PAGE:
This is a rewrite of the the article originally published for linchpin, it ties things together better and adds new information that better contextualizes res-schools.
On June 11th 2008, the Prime Minister of Canada, Stephen Harper, claimed to apologize for residential schools and the government’s plan to destroy the cultures of Indigenous peoples in Canada. This apology came after a similar apology was given to indigenous people in Australia. Residential or boarding schools were part of colonial policy in New Zealand, Australia, the United States and Canada. Harper’s apology talked about the abuses and cultural assimilation of Indigenous peoples in Canada by the Canadian government, especially the forced removal of children from their families. However, there is so much that Harper did not say. What he left out was that the residential schools were just one aspect of colonization.
On September 25th 2009, before the G20 meeting in Pittsburgh Prime Minister Stephen Harper announced that Canada had no history of colonialism. According to Harper, this made Canada the envy of the world. So in just over a year Harper has shown that in the eyes of the government residential schools can be viewed as a single event, an abnormality of Canadian history, rather than as an institution that symbolizes the basic policy of Canadian state towards the majority of Indigenous peoples.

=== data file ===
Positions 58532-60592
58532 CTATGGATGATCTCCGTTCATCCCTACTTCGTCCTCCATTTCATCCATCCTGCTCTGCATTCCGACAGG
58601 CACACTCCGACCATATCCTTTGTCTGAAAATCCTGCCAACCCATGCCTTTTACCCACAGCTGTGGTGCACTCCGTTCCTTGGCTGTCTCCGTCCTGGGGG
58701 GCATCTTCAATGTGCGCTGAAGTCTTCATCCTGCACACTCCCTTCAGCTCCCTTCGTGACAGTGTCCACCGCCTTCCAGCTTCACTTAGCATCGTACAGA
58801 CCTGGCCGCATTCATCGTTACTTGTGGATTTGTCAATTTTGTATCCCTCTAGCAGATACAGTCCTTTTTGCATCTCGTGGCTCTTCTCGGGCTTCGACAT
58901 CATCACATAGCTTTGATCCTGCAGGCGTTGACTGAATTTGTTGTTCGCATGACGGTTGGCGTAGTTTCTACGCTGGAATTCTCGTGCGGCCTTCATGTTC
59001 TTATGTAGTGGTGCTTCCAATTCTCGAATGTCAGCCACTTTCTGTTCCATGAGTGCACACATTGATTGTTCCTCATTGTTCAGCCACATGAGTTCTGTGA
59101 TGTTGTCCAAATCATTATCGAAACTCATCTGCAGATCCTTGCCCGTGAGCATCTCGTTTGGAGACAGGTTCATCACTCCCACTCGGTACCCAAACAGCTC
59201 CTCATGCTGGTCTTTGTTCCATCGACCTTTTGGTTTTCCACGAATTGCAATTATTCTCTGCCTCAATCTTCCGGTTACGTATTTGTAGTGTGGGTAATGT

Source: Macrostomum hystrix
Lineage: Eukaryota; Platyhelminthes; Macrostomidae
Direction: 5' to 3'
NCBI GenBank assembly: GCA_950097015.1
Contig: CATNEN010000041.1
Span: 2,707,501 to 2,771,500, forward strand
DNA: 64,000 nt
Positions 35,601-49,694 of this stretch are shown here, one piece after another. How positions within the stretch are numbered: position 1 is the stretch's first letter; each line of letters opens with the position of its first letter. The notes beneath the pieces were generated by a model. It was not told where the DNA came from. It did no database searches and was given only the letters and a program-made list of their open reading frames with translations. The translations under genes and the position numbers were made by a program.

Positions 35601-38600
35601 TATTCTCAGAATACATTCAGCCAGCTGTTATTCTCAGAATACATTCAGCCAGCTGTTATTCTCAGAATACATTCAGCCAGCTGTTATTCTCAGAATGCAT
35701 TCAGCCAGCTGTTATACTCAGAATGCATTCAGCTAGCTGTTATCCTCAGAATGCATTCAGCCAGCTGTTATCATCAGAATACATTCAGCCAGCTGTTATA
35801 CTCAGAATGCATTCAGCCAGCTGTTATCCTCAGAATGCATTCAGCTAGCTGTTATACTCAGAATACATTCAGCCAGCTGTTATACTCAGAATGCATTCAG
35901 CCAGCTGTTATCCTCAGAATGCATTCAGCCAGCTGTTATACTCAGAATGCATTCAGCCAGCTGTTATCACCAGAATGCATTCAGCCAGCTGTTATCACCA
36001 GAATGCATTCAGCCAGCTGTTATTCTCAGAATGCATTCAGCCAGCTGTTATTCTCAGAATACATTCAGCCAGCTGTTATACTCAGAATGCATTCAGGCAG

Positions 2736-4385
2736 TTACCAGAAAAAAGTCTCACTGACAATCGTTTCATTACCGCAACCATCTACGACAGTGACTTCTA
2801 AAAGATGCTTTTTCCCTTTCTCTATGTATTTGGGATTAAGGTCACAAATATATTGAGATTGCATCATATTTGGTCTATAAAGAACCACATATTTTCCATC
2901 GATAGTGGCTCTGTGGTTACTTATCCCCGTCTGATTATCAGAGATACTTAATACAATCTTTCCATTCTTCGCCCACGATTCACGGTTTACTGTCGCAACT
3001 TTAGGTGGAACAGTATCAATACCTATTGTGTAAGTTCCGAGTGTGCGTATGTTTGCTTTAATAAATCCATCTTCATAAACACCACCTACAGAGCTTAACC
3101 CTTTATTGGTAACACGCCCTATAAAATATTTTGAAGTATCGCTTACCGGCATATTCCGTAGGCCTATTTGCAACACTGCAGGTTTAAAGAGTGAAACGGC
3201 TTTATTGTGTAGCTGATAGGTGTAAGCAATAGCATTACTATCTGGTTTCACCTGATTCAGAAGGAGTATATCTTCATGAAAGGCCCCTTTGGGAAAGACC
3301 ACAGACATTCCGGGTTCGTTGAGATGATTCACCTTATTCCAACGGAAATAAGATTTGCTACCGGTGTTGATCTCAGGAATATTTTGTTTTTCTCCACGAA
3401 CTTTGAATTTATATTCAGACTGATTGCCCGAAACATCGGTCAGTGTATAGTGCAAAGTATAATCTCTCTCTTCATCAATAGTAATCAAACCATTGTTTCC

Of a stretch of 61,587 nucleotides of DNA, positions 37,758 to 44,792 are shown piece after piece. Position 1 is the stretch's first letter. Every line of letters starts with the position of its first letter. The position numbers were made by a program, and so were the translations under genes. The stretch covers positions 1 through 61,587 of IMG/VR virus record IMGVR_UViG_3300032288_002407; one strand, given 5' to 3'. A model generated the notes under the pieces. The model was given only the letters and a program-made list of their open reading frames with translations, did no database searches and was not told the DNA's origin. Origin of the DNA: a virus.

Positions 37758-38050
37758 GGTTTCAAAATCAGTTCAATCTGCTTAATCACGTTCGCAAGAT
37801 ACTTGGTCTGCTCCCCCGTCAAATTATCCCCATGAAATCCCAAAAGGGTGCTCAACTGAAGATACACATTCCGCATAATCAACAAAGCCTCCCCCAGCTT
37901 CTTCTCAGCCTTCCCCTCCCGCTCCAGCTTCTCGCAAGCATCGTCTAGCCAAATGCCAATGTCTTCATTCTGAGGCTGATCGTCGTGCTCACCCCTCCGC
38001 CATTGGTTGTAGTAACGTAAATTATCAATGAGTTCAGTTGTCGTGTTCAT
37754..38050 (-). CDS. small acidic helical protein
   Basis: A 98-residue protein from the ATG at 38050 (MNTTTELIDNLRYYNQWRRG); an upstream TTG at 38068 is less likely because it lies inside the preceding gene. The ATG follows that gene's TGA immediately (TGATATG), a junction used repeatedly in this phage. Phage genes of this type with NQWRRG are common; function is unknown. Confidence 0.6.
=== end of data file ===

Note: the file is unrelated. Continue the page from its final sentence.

Residential schools were run by churches, led by the Department of Indian Affairs for most of their existence. They focused on a total approach to assimilation: physical, emotional, spiritual, and intellectual. The Indigenous children stolen from their families were to be made into Canadians by force. The curriculum was created to allow the destruction of Indigenous ways of living on the land. The idea of “killing the Indian and saving the man,” was really about making way for capitalist ways of living on the land. In essence, residential schools aimed at handing over Indigenous land to corporations and turning Indigenous people into workers. Since Canadian society was based on private property while most Indigenous communities held the land in common, residential schools taught skills for private property ownership and taught the values of a capitalist society to the children. In the mind of the churches and the government, the Indigenous person was to become a settler and worker for the ruling class. But always these workers were expendable if they took jobs from white workers.